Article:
Chapa, a current student at the University of Texas at Rio Grande Valley who will graduate this coming May, explained how VAMOS made a difference in his life. He said there was a time in high school when he didn’t know how he was going to be able to pay for college, because he was raised in a low-income family.
“One day I was thinking about my family and how I was going to be able to pay the cost for college. Coincidently, that same day my school counselor called me to her office and asked me if I had completed the VAMOS application, but told her I haven’t hear about it. That night I went home and started to fill out the application, and not long after I submitted it,” Chapa said.
“It’s been four years now, and I can say it has been the best decision I have ever made. The board, the staff, the mentors, and the fellow scholars created a nurturing supportive environment that made the college experience incredible.”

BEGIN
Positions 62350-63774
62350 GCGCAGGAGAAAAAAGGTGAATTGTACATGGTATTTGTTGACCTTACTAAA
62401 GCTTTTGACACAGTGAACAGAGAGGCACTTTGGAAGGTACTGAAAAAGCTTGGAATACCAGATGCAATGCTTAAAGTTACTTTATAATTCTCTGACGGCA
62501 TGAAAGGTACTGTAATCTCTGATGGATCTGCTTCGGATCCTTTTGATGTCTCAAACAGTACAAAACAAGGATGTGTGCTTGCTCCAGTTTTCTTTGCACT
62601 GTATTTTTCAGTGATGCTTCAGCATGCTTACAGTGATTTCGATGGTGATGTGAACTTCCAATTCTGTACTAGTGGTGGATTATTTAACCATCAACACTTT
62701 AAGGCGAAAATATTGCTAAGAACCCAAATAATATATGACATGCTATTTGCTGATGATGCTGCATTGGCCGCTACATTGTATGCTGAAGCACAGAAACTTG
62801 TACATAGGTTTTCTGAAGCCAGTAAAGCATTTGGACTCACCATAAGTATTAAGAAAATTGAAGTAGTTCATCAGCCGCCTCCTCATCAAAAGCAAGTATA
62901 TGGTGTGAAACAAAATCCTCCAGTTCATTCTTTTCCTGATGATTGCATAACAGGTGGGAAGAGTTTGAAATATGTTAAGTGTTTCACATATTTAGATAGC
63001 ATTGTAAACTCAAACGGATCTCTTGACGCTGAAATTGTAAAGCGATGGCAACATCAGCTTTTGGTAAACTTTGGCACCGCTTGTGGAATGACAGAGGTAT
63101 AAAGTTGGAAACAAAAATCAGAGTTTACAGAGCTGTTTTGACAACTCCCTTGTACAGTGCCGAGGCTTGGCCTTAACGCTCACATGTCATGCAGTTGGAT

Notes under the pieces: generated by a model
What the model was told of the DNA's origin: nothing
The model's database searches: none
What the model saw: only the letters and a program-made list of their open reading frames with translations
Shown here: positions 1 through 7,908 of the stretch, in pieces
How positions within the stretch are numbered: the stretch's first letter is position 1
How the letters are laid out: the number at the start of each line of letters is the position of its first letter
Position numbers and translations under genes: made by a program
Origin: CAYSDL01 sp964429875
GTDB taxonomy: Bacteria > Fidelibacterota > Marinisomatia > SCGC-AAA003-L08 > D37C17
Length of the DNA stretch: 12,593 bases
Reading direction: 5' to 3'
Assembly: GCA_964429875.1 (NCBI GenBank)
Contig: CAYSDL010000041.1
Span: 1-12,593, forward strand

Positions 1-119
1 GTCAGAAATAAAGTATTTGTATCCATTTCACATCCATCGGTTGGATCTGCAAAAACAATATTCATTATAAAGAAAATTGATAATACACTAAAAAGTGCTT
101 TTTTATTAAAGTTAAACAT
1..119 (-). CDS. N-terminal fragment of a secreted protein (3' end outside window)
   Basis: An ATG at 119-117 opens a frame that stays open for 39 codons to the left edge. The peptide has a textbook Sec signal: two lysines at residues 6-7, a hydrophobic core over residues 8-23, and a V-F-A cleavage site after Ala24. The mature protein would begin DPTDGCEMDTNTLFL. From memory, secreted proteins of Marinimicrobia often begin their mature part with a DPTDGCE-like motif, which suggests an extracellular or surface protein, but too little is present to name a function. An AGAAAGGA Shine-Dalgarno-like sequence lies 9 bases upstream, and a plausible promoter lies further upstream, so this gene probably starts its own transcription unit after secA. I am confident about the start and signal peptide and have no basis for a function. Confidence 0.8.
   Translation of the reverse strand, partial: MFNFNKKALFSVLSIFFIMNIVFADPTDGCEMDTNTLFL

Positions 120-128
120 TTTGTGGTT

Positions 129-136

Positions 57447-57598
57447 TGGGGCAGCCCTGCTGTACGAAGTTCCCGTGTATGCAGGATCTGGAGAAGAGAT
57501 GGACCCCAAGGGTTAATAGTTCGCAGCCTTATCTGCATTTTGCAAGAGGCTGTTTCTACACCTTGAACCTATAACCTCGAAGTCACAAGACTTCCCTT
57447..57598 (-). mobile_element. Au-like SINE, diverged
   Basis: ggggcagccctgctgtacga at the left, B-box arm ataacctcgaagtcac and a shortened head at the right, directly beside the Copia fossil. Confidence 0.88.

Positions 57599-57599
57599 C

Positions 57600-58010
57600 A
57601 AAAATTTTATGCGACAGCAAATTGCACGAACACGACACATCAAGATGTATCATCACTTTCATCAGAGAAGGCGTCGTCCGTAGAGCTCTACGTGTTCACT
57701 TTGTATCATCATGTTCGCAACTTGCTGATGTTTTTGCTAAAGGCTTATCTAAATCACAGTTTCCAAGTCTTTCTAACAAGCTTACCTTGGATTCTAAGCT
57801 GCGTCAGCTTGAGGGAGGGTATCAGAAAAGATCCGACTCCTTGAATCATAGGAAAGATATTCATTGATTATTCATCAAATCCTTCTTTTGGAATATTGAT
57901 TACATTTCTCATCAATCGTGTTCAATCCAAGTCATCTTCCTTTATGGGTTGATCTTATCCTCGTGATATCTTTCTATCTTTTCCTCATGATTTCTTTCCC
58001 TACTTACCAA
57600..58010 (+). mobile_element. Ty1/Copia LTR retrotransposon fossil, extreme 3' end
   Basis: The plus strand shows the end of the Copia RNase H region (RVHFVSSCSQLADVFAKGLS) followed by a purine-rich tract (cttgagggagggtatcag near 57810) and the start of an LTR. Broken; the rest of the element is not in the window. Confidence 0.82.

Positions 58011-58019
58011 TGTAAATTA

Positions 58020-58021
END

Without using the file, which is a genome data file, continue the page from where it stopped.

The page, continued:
For Chapa, VAMOS not only helped pay for college, its mentors taught him to appreciate his community, and encouraged him to keep moving forward.
Chapa is one of the 100 selected students to graduate this year, and he will do his internship at a University of Texas Health Science Center medical school, beginning in July.
“Upon completion of my stay I am planning to return to the Valley to help the community I know and love,” he said. “Thank you for not only helping me achieve my dreams, but for believing in me. Thank you for believing in the Valley, and invest in our future.”